November 16, 2012 in Division I
This shouldn’t come as a shock considering the events of earlier this week when he pled guilty to a felony, but James Still has been kicked off the Eastern Michigan basketball team. From the EMU news release:
The Eastern Michigan University Department of Athletics policy on student-athlete discipline states the following: “Any student-athlete convicted of or pleading no contest to a felony charge or a gambling or game fixing charge under Michigan law or any other jurisdictional equivalent shall be permanently dismissed from the team.”
Accordingly, James Still is dismissed from team activities. The student-athlete discipline policy allows for an appeal process should the student athlete so choose.
Federal privacy regulations prevent the University from speaking specifically to the situation involving Mr. Still’s admission to the University. However, EMU takes the safety of its campus seriously and has an admissions process that balances the safety and security of campus with the goal of providing an opportunity to individuals who have made mistakes in the past.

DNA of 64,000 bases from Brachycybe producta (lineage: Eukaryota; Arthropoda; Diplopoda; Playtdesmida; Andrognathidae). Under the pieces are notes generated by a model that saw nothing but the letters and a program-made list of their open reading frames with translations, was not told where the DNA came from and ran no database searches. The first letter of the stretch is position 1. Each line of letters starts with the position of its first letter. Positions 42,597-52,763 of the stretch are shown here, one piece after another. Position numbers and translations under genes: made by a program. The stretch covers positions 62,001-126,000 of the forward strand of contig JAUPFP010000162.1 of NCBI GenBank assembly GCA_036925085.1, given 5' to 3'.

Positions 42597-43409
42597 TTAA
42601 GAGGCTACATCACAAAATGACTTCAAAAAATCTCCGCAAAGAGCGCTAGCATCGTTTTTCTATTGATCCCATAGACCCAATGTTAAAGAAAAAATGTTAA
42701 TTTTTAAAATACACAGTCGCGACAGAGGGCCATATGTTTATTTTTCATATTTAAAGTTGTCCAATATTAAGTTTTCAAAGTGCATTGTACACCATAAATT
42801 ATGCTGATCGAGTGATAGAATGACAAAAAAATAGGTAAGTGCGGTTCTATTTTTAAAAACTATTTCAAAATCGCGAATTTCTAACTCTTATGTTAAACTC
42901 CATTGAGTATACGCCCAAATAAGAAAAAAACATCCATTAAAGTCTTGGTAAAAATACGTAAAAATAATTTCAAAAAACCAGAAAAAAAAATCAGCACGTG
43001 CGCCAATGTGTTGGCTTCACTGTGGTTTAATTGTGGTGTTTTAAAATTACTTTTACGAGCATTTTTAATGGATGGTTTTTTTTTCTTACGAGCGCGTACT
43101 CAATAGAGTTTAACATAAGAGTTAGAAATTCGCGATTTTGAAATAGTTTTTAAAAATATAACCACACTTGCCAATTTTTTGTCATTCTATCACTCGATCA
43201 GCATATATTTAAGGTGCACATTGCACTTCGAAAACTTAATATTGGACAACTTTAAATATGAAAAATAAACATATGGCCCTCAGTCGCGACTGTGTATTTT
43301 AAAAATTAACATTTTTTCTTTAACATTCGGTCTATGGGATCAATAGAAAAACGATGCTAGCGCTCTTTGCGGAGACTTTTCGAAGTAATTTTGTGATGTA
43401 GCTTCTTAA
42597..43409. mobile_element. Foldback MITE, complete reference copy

A student who indicates that they have criminal charges pending against him or her is not automatically precluded from admission to the University. An Admissions Review Board reviews their application and makes a determination regarding admission.
That’s not the whole story, though. Still was originally just suspended from the team earlier today. Then, as Eagle Totem points out, the university seemingly needed a refresher on its own policy, which the Detroit Free Press provided, and Eastern amended its original statement to say the school was in fact dismissing Still instead of suspending him.
Obviously, Still has bigger issues right now than his basketball future to worry about. As for Eastern, it seems strange, considering Still’s legal situation, that they even admitted him in the first place. Someone from the school should definitely clarify how that happened, though I doubt any light will be shed on it. It seems like somewhere along the way, some key people in the program didn’t do their homework.